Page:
Seoul, 27 March 2017 – Samsung today officially published its plan to deal with the 4.3 million Galaxy Note 7 devices produced and recalled worldwide following battery faults. This major win comes after nearly five months of campaigning and global protests addressing the environmental impact of the recall.
“People around the world signed petitions, emailed Samsung’s CEO, demonstrated in cities around the world, and finally Samsung has listened. This is major win for everyone that took action, and a step towards shifting the way we produce and dispose of electronics,” said Jude Lee, Global Senior Campaigner at Greenpeace East Asia.
Samsung’s commitment precedes the launch on 29 March in New York of the Galaxy S8, the first Samsung phone to be released since the Note 7 incident. The phone will be the first test to see how the company will apply these commitments to proceeding models. In a public statement released on its website, Samsung committed to:
- refurbishing and selling the recalled phones or use them as rental phones,
- detach salvageable components, such as semiconductors and camera modules, for reuse or sale; and,
- extract metals using “environmentally friendly methods”.
The IT giant also claimed it will be joining a new research conducted by the European Union aimed at developing a new environmentally friendly technology to recycle smartphones.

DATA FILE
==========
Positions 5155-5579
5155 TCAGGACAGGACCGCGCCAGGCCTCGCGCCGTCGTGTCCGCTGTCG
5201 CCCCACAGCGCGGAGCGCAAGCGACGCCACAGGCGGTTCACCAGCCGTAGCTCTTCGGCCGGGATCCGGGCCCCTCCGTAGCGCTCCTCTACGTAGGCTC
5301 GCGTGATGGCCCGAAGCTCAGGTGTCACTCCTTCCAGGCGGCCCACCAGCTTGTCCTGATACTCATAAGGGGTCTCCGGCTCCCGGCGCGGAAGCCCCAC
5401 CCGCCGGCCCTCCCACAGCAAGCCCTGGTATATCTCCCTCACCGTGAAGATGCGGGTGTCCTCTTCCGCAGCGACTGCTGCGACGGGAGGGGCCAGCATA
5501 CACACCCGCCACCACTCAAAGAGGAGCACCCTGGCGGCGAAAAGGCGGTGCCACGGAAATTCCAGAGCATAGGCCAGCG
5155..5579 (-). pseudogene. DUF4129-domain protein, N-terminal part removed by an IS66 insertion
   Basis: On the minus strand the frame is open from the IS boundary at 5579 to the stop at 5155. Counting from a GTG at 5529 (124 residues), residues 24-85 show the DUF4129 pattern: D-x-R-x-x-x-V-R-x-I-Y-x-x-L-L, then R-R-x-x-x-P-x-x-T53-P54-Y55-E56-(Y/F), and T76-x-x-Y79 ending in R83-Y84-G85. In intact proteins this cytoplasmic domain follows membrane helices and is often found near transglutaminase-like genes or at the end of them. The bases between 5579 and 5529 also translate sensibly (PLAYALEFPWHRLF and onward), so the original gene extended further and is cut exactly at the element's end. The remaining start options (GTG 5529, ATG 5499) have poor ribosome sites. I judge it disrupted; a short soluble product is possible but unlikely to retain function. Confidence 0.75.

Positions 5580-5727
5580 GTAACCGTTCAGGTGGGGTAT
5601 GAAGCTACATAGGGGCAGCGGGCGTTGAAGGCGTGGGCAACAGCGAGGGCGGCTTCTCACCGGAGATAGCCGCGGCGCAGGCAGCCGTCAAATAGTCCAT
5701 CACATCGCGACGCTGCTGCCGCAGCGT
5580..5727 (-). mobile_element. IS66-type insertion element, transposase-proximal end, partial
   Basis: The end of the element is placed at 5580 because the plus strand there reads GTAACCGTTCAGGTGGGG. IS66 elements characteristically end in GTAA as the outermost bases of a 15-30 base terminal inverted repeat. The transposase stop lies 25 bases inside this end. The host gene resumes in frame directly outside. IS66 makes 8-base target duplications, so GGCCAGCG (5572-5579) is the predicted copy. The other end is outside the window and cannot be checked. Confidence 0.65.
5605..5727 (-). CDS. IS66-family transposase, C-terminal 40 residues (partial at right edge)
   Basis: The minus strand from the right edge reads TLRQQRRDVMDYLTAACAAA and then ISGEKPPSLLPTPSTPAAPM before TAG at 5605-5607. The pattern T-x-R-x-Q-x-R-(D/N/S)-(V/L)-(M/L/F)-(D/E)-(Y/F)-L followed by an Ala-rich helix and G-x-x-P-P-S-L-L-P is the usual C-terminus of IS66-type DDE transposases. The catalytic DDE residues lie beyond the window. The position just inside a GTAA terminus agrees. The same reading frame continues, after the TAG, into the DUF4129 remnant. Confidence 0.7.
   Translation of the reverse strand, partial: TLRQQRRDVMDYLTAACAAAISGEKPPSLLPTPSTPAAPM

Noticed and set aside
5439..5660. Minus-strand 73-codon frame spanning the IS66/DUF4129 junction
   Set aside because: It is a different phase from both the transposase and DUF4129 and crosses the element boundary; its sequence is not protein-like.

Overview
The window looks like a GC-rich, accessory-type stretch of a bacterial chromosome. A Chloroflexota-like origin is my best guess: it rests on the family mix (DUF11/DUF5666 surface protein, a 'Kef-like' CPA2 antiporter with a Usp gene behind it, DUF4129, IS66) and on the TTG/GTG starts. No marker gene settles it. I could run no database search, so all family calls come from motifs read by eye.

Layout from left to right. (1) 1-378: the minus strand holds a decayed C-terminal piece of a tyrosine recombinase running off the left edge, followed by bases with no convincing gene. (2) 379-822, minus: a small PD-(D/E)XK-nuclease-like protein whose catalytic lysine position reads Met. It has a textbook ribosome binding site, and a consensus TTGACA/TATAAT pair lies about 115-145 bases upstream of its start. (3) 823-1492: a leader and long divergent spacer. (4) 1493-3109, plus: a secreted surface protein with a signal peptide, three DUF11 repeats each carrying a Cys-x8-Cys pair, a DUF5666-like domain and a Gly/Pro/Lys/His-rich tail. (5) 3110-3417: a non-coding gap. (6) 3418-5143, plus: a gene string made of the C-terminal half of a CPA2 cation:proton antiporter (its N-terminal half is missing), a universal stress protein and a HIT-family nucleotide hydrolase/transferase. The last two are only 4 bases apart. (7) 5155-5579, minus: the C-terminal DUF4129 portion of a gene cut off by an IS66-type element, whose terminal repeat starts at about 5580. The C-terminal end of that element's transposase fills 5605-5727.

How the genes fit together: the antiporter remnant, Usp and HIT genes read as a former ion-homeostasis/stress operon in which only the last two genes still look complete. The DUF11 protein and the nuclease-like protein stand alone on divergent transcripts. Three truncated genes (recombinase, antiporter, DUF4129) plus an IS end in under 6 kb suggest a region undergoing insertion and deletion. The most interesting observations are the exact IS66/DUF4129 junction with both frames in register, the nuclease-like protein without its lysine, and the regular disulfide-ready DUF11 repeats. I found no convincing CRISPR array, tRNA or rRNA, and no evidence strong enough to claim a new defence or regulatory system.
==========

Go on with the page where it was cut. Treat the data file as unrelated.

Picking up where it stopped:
Electronics production, including smartphones, is incredibly energy and resource intensive, according to a Greenpeace USA report published in February 2017 on the impacts of smartphone production since 2007. According to a United Nations report in 2014, e-waste volumes from small IT products, such as mobile phones and personal computers are predicted to rise globally to 50 million metric tons or more every year in 2017. This represents a massive waste of resources, and a source of contamination from hazardous chemicals.
“While we welcome this news, Samsung must share as soon as possible more detailed timelines on when it will implement its promises, as well as how it intends to change its production system to make sure this never happens again,” said Lee.
“The average smartphone in the US is used for about two years, and added to growing piles of e-waste around the world. This is simply not sustainable. Samsung and other IT companies such as Apple should manufacture phones that are easy to repair, refurbish, and upgrade,” said Lee.
Greenpeace Spain activists crashed Samsung press conference at the Mobile World Congress in Barcelona last February, asking the company to reuse, recycle and rethink the way the phones are produced.
Greenpeace East Asia will further push the tech sector in the coming month to rethink its impact on the planet. The Galaxy S8 and best selling models from 14 top IT companies’ will be scored to inform customers on how repairable the phones are.
 Samsung press statement can be found here.
 According to calculations by Oeko-Institut, a research and consultancy institution based in Germany, 4.3 million smartphones contain more than 20 metric tonnes of Cobalt, approximately more than 1 tonne of tungsten, 1 tonne of silver, 100 kilograms of gold and between 20 and 60 kilograms of palladium. More information on calculations and methodology by the Oeko-Institut available here.
 Greenpeace USA’s report From Smart to Senseless: The Global Impact of Ten Years of Smartphones can be found here.
 United Nations University, 2015, “The Global E-waste Monitor – 2014”